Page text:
1. Inappropriate investments. Sometimes advisors review a potential client's financial picture and are dismayed to discover that although decades were spent saving for retirement, the money was languishing in cash or bonds instead of invested in the stock market. That means the person's retirement portfolio could be worth about a third of what it could have been if it had been invested more aggressively.
Other times, people take too much risk in the market at a time when they absolutely should not.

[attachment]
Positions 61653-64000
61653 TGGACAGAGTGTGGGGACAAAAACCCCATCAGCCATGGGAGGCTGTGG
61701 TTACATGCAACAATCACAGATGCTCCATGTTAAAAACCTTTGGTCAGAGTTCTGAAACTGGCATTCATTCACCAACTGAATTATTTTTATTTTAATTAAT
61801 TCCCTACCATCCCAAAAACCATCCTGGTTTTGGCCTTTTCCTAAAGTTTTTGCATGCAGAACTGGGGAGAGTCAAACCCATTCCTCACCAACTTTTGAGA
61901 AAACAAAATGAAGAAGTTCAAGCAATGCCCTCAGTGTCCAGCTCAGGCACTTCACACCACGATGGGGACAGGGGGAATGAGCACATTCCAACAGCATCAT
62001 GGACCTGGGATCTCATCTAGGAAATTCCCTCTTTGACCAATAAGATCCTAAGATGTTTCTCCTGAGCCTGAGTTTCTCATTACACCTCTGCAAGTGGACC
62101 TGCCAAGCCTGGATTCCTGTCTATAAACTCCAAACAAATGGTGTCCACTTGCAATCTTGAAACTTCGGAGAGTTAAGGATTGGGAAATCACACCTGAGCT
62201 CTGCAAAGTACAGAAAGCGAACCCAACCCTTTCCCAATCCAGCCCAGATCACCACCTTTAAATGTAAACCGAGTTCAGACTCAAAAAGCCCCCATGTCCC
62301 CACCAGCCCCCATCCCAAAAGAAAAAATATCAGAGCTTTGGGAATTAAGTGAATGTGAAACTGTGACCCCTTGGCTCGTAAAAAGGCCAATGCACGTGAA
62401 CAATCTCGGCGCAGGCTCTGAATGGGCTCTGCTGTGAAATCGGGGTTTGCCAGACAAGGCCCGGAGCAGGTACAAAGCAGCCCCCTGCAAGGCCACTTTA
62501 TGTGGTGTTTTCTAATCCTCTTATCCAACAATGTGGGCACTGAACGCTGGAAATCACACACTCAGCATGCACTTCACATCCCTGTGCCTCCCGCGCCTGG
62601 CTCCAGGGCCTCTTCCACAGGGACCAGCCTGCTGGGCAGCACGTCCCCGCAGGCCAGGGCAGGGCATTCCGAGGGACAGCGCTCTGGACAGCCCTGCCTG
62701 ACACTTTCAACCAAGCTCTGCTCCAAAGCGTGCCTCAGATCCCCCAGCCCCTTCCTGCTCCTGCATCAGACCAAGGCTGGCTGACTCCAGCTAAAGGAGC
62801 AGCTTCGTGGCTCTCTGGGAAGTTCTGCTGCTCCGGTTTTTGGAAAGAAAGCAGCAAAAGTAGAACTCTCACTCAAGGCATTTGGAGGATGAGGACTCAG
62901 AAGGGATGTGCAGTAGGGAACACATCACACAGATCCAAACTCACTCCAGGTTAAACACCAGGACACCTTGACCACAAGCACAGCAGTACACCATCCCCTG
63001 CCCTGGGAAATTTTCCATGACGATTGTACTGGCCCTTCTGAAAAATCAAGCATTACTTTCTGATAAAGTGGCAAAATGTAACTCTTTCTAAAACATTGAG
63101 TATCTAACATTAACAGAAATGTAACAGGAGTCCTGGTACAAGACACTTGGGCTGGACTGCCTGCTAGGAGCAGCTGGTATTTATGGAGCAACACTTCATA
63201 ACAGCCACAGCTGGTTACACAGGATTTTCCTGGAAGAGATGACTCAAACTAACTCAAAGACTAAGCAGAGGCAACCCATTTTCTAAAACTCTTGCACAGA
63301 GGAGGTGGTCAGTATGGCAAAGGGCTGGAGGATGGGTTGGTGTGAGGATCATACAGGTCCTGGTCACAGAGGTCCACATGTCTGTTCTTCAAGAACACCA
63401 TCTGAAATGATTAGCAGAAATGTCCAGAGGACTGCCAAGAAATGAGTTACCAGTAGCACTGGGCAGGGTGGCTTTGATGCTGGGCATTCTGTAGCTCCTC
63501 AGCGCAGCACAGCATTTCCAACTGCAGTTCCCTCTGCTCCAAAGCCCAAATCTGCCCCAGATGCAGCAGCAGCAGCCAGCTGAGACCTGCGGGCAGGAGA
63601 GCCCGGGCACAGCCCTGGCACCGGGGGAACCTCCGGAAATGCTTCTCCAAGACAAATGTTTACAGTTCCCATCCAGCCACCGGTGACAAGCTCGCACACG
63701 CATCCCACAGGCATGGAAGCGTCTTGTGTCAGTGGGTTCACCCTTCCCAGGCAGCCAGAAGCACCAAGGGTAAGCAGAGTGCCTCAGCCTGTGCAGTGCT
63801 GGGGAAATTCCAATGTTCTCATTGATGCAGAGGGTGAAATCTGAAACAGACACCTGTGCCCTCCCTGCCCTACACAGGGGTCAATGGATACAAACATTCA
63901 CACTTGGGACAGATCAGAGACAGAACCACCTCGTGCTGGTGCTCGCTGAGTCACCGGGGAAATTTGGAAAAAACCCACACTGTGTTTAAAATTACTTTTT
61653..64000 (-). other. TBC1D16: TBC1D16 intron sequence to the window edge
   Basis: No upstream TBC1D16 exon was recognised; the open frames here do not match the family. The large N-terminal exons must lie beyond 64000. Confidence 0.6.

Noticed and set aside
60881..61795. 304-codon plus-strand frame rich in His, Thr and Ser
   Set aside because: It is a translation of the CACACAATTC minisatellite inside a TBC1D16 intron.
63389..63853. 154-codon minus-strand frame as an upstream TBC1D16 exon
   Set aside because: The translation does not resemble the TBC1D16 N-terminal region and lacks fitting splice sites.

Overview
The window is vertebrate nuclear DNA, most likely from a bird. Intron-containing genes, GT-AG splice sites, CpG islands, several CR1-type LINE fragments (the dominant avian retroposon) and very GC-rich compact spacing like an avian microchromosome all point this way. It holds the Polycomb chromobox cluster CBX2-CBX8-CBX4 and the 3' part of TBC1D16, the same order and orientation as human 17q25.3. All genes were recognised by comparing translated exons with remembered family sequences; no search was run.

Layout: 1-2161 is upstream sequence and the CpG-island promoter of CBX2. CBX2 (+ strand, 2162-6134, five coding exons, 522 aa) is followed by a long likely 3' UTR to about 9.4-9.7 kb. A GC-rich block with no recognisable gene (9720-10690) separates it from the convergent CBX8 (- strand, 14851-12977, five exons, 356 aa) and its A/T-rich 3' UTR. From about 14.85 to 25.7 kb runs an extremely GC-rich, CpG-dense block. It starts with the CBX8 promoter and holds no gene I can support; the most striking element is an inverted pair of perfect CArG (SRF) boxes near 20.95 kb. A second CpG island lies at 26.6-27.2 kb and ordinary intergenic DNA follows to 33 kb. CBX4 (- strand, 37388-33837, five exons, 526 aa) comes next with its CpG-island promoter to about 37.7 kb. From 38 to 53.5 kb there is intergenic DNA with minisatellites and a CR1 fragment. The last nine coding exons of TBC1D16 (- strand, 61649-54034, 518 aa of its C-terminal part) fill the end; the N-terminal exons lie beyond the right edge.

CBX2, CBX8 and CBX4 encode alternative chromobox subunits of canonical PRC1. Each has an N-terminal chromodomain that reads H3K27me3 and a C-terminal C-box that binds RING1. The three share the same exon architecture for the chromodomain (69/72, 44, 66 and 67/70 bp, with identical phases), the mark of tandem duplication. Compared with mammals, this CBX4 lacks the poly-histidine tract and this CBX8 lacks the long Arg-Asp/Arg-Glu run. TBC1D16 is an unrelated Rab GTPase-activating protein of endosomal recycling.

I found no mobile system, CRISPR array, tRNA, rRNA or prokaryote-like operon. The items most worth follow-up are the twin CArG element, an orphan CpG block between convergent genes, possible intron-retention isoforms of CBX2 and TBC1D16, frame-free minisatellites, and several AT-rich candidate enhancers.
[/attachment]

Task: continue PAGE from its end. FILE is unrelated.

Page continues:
Advisor Jennifer Landon had a client who, before he came to her, cashed out of his pension plan when he retired in his mid-50s. He put the money in an individual retirement account and went whole hog in the stock market.
However, because he no longer had a source of income, he took advantage of Internal Revenue Service Rule 72(t).
Rule 72(t) allows you to take advantage of your retirement savings before the age of 59½, when there is otherwise a 10 percent penalty on early withdrawal. The withdrawals, however, are still taxed at your income rate. The drawback to taking advantage of Rule 72(t) is that you may deplete your retirement accounts well before the end of your life expectancy. By taking out your funds early, you are putting yourself in jeopardy in the future.
Once a 72(t) plan is implemented, you are locked into it.